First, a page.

Sounds of the planet

Acoustic remote sensing and its uses in underwater environments

Tagged: polar

27 July 2014 - Ships passing in the night ...

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📥  From the field

The small icebergs brought to the shore have fallen silent with the evening. The sun is currently hidden behind the 500-metre mountain just behind the base, and the beach is in shadows. What suddenly made these icebergs silent? Curious, of course, we came to investigate after some colleagues told us there was no noise ... (motivated by some aspects of our research, they had combed the beach looking for icebergs with the most bubbles to add to their end-of-work drinks ...) We take measurements in air and in water, and conclude it is a conjunction of the type of icebergs, the contrasts in temperature (or rather the absence: air and water are both close to 1 degree Celsius), and the very calm seas ... We also take some samples to measure in the laboratory ...

Traffic in the Bay of White Bears has increased tonight: there is a large cruise ship at anchor in the deepest part (around 200 m deep), and we can hear the noise of its engines over the several kilometres of water. Another ship (further left in the picture), much smaller, decided to moor very close to where we had deployed an acoustic-recording buoy ... What about the noise it will make, covering what we want to measure over the coming months?

They are Norwegian hydrographers, though, so we do not really begrudge them: they must be doing exciting work too. And we all "comrades-in-arms": we all want to understand more about the polar regions and their climate. Thinking a bit more about it, our first buoy has been there for several months already. The second buoy, 25 metres away, will not start recording until November. So a few hours of engine noise will not really affect our different measurements ...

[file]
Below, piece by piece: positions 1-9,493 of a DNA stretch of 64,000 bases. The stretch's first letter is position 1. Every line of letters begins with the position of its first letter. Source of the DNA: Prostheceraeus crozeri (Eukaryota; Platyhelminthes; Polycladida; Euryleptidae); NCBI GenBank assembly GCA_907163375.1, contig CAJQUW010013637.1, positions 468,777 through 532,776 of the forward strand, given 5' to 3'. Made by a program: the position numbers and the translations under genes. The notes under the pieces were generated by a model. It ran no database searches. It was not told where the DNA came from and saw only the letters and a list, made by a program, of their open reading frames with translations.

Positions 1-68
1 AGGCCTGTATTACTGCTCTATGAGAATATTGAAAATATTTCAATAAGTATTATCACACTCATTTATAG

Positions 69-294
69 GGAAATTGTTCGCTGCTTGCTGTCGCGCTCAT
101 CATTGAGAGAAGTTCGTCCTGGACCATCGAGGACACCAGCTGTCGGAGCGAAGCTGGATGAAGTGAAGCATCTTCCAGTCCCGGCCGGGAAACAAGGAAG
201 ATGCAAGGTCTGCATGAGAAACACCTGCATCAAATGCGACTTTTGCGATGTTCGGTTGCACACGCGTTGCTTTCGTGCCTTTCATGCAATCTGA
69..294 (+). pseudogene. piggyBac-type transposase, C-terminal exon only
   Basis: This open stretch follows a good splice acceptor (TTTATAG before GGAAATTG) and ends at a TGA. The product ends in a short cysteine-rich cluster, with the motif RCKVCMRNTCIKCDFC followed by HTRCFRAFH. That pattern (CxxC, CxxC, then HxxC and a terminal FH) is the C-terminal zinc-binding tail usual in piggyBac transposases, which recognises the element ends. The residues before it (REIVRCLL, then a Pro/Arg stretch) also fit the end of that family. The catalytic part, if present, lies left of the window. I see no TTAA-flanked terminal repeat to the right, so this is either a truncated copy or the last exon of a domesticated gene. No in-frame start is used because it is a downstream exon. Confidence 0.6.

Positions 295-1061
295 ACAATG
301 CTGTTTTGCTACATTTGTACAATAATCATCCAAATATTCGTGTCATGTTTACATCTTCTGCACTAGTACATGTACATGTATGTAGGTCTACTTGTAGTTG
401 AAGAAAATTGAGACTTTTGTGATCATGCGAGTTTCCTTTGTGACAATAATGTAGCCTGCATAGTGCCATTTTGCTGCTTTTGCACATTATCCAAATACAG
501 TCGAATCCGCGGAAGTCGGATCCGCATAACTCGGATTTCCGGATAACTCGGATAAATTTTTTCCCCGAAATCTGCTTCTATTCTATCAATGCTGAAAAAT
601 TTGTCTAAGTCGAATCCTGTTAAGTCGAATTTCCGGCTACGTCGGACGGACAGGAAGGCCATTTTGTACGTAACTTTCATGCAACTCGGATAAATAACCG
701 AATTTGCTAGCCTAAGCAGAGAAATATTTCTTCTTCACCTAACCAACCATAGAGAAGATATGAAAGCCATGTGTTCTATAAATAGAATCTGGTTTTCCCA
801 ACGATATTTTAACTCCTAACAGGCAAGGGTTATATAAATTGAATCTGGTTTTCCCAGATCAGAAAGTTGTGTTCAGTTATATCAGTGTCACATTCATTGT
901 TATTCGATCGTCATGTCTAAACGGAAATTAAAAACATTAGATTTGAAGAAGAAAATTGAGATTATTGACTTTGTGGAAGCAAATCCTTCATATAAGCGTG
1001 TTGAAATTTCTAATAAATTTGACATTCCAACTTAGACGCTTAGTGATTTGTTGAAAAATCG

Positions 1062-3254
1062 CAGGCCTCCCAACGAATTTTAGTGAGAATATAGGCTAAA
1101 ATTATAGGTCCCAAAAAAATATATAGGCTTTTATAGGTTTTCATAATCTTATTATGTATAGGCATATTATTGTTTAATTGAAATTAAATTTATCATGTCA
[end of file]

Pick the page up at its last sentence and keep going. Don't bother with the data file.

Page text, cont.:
Ships passing in the night? If only ... One of them has been above our buoy for more than 24 hours now ...

Ships passing in the night? If only ... One of them has been above our buoy for more than 24 hours now ...

 

26 July 2014 – No birds, please …

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📥  From the field

After the last days, we have plenty of field data to analyse and more experiments to run and test different theories. Is the noise coming from the bubbles? From the cracking? What influences how loud it is? Is it the temperature of the air? Of the water? Of the ice itself? Does it depend on how much salt there is in the water? And how does the noise from one iceberg combine with the noise of the others to give what we measure in the field?

This acoustic experiment fits nicely on a table top, and measures the noise of individual growlers as they melt ...

This acoustic experiment fits nicely on a table top, and measures the noise of individual growlers as they melt ... The box on the left contains hydrophones for use in the field, listening to icebergs (or anything underwater) in stereo.

This makes a lot of parameters to investigate. The high-speed photography rig is used fully, day and late into the night, and we have another small tank to run tests in.  The second part of our laboratory is actually in our dormitory: I annexed the desk and put a small aquarium on top. The hydrophone measuring the sound close to melting ice is connected to different bits of kit, and everything is recorded on my computer for later analyses. Melting full growlers in different conditions requires as little background noise as possible. This is not always possible in the local conditions: the station was built to be a polar base, not an underwater acoustics lab, and it is mounted on stilts (to separate from the snow and cold permafrost, in winter). This means that people walking in the corridor outside make the floor move. Doors closing too fast because of the wind do not help. But the main culprits are outside: squabbling geese or cheerful snow buntings settling just below the window.